boker tov. shana tova!


New contact lenses in my eyes this morning. Out with the old, flush.
It’s a day of replacing old with new, long live the next.


It begins grey today, this new year, thunderstorms expected, rain water coming down from above to meld in nicely with the tears coming down below. I don’t know about you but I do get emotional on these days, a lot. Last night, at our beautiful prayers in City Winery, I basically started tearing from the moment the first chord was played, all the way to the end. It felt good, cleansing, releasing, letting some of the pent up emotions go.


The first day of the new year is about that. Letting go. That’s why in the afternoon we go down to the river to shed away the year – not sins exactly, despite the popular belief, but simply, the symbolic trash of our lives. Breadcrumbs are the leftovers of our feasts, the memory of hunger, for more. Each crumb is emotion, hope, regret, mistake, rage, yearning, wrong.


Imagine the flight attendant walking up the aisle with a big plastic bag ‘may I take your trash?’


it’s the river speaking, the waters of the world, taking our trash, recycling bread crumbs into fish food, into nutrition that will enter our systems and so again.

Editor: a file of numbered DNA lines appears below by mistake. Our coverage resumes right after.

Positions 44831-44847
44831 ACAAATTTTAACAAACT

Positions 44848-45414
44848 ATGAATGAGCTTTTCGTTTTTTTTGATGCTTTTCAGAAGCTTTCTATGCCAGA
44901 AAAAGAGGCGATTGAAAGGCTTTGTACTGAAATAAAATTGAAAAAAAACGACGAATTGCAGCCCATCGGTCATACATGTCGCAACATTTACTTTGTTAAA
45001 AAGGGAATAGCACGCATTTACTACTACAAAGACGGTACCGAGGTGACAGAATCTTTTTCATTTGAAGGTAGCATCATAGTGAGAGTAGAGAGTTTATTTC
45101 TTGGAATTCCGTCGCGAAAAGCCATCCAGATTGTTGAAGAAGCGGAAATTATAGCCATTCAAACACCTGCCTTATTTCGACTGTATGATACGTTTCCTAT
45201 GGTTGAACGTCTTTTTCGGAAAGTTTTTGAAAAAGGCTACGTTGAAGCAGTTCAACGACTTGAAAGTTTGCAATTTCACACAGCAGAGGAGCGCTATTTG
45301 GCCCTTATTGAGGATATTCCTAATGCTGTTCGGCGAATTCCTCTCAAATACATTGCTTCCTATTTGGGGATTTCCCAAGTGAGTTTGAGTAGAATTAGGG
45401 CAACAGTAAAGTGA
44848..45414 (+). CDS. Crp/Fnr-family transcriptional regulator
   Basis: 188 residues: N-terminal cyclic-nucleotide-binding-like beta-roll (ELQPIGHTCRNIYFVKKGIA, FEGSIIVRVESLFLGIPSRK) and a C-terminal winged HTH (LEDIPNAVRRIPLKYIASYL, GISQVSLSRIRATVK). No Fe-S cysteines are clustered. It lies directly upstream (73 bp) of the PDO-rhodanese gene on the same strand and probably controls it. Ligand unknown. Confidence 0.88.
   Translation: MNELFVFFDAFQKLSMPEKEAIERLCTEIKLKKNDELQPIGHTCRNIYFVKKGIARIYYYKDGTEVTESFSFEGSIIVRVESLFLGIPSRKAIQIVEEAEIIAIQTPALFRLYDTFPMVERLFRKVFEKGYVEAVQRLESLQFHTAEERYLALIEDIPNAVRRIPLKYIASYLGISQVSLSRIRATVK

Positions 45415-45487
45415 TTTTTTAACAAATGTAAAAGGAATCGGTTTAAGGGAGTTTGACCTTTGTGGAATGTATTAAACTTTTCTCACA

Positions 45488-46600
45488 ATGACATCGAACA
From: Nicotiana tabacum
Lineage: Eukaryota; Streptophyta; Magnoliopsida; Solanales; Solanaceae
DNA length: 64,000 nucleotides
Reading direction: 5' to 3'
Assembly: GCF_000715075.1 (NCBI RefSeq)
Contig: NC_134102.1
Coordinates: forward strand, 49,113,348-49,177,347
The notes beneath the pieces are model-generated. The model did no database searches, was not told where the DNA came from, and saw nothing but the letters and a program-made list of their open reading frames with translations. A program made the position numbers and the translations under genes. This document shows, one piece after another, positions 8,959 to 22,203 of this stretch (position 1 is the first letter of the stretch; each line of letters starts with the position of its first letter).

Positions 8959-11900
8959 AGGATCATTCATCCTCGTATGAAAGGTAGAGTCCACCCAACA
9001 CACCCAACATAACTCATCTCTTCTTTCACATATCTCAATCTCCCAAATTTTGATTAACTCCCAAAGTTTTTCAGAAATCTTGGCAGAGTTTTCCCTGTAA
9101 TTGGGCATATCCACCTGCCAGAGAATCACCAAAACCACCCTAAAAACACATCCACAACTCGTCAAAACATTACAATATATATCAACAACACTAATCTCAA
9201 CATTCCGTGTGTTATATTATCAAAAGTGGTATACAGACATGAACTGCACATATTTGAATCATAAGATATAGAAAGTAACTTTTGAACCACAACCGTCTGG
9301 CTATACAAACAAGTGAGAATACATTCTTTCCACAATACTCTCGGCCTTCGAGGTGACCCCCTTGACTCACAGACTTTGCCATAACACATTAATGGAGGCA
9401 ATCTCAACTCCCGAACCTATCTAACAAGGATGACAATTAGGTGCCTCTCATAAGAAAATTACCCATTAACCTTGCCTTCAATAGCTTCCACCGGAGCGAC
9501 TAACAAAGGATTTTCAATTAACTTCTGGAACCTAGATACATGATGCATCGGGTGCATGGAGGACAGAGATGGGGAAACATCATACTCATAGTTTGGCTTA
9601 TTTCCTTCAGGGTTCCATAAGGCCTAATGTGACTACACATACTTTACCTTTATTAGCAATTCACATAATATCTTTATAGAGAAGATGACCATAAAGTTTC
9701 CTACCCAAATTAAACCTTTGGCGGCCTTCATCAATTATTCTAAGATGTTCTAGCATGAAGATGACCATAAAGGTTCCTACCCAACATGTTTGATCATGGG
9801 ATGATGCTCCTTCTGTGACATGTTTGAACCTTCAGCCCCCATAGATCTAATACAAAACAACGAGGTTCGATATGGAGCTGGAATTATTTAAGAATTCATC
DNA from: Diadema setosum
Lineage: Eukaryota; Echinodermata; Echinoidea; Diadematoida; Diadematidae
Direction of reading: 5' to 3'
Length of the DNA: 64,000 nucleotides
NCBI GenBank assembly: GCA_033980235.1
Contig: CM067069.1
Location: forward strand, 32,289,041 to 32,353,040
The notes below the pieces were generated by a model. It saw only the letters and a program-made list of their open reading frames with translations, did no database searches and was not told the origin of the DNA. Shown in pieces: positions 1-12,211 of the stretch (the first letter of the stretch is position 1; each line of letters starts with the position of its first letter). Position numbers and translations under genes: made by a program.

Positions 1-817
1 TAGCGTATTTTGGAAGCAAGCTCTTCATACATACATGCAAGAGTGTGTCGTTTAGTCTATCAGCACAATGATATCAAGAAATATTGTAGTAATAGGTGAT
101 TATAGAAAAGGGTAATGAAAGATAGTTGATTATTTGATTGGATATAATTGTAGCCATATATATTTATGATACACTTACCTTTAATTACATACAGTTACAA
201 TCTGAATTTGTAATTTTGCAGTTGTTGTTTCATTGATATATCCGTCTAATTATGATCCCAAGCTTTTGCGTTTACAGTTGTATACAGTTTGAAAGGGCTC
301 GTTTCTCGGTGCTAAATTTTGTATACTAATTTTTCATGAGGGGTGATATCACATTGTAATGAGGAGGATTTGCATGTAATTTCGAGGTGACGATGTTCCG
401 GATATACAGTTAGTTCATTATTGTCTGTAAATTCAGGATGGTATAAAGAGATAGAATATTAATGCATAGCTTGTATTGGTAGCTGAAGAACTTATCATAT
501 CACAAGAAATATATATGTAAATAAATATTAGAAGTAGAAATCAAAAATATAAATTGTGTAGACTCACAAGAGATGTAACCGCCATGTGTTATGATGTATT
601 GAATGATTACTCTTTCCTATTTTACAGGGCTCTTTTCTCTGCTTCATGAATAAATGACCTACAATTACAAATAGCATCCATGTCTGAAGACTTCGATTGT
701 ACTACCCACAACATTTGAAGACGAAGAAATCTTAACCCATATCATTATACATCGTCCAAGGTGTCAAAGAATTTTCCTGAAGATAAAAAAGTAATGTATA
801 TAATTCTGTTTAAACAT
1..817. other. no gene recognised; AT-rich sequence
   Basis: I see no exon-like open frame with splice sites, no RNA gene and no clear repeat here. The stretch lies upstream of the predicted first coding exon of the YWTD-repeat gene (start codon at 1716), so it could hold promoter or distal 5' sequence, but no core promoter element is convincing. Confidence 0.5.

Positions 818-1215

The mere act of not just handing the trash over but flinging it, perfect throw, into the water, activates some distant memory of active loss – of determined shedding, of the will to lose this psychic weight and commit to better, lighter, more focused.


The actual walk to the water – an ancient, pagan, nature driven ritual taking us to the boundary between culture and nature, city and wild, human and beyond. Down to the river, down to where everything begins.



Like tress in this season of fall, we let our leaves go. Others will grow. And they too will gather. I am the tree, not these leaves, and maybe, maybe not even the tress, just the idea of a being in a bigger dream, inside a river, a single tear drop or a wave crashing into a shore, strewn with the crumbs of the past?


Trash? Shed.
Tashlich today at a river near you.  (Join me south of Spring St. and the Hudson at about 2pm, rain or shine)
Shed bread. shed tears. Let it go. Start again.


Shana Tova. Enter in Peace.


Rabbi Amichai & Lab/Shul’s annual Elul journey into the new Jewish year with 40 daily communally co-created inspirations to help us begin the year with more focus and presence.

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